Passive Voice In Health Care

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To the masses, the education required to become a physician often grants such people an otherworldly status as the majority have little education or specialize in an unrelated field. When this consideration is combined (passive voice) with the stigmatization of mental illness, it is obvious the stakes of accurate diagnoses are high. As language is built (passive voice) on categorization and generalization the question is not, should they be used (passive voice) in healthcare but how? (Charon 2004:17) To illustrate stereotyping in mental health diagnosis examples will be pulled (passive voice) from an experiment in which sane participants gained entry as patients to psychiatric hospitals and Monte Bute’s experience of being wrongly diagnosed…show more content…
Bute’s humor. In the case of the pseudopatient’s family history, the pseudopatient talked openly about his relationship with his wife, which was warm with the occasional heated disagreement and admitted to occasionally spanking his children. (Rosenhan 1973:215) Although these family relations are typical, they were interpreted (passive voice) by hospital staff to be abnormal and used to support the inaccurate…show more content…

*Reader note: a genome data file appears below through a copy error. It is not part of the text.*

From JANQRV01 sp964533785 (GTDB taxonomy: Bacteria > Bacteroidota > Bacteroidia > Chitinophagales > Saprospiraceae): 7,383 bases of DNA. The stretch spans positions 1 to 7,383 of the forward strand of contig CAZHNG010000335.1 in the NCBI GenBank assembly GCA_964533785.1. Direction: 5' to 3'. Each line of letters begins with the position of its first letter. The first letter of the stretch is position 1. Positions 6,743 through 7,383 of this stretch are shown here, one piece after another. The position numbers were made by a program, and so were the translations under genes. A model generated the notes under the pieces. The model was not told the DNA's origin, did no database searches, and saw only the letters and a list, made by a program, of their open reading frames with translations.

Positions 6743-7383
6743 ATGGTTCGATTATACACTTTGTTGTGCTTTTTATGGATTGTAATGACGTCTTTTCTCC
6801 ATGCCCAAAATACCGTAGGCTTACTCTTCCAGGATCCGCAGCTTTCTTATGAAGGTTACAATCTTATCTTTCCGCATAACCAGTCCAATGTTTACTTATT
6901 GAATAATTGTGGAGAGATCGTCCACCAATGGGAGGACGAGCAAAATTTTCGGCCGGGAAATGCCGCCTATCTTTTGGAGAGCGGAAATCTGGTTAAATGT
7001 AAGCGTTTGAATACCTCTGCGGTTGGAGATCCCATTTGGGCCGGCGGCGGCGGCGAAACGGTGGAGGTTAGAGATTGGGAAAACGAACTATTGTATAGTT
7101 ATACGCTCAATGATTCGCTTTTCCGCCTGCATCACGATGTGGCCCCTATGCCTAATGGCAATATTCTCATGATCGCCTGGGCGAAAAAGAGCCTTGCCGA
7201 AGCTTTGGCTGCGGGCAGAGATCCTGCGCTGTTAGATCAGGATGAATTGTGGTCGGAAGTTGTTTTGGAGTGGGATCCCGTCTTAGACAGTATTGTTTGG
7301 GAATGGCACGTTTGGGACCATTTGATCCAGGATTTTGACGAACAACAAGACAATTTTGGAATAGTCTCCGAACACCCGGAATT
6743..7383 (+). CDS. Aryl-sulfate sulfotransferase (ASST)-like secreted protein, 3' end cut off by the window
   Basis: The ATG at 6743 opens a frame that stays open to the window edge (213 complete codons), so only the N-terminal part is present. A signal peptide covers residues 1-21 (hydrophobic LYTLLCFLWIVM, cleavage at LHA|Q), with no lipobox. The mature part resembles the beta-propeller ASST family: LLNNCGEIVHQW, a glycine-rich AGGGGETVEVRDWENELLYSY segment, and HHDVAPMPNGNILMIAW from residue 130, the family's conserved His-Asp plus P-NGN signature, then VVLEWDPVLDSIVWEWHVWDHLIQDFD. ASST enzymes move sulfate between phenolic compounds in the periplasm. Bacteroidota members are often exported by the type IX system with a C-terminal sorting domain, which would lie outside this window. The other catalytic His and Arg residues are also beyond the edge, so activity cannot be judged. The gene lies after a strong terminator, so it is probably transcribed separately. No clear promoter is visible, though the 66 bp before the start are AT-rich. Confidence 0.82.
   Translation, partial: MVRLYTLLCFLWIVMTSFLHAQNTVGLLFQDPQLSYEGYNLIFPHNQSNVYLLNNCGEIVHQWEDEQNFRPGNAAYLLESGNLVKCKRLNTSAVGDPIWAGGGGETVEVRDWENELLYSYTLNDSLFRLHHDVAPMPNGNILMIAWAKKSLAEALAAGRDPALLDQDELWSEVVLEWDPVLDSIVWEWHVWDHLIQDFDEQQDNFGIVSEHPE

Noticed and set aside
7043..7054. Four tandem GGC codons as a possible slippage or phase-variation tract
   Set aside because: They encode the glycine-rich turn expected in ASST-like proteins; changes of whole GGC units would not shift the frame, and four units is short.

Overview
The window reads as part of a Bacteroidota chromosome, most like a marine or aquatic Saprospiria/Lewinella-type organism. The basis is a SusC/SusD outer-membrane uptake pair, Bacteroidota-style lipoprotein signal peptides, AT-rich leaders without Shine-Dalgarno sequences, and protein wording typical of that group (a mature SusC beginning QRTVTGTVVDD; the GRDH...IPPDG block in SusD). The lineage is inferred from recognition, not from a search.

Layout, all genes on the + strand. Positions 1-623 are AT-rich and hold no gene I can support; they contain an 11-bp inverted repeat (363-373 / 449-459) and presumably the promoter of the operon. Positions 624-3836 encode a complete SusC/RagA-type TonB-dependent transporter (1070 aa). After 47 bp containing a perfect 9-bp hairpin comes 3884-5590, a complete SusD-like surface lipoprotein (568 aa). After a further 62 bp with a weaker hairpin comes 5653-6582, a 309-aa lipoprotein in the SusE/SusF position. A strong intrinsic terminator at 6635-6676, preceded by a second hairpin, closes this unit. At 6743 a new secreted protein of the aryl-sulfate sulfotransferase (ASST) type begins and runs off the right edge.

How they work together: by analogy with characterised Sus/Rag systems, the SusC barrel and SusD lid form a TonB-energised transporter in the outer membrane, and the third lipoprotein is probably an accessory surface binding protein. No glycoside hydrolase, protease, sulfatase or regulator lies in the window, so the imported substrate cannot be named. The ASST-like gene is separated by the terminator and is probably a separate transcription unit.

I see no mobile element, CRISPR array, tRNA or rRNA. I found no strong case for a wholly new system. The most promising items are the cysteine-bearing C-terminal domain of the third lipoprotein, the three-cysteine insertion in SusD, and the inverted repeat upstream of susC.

For example, the pseudopatient gave testimony of his average family dynamics, only to have this evidence of normalcy manipulated to “fit” his misdiagnosis. (Rosenhan 1973:217) As for Dr. Bute, it is reasonable to speculate he, his wife, family and friends were quick to vouch for his dark sense of humor. Furthermore, the eccentric quality of social science professors alone should have provided evidence enough (Great line!). However, whatever proof Bute and his family provided to the physician was dismissed (passive voice) and chaos followed. In these cases, the physicians expose their methods as unscientific as “generalizations in social science are tentative and subject to change because evidence is constantly being examined,” yet; evaluation was abandoned (passive voice) in favor of ridged commitment to a stereotype. (Charon 2004:22) If the various physicians involved in these situations had been willing to accept new evidence they would have greatly improved their odds of professional accuracy and, in one instance, saved them from the considerable hassle of Bute’s justified contempt. Accepting new evidence is not only a fair practice it is also a superior scientific method in evaluating information, a quality these physicians lacked in practice

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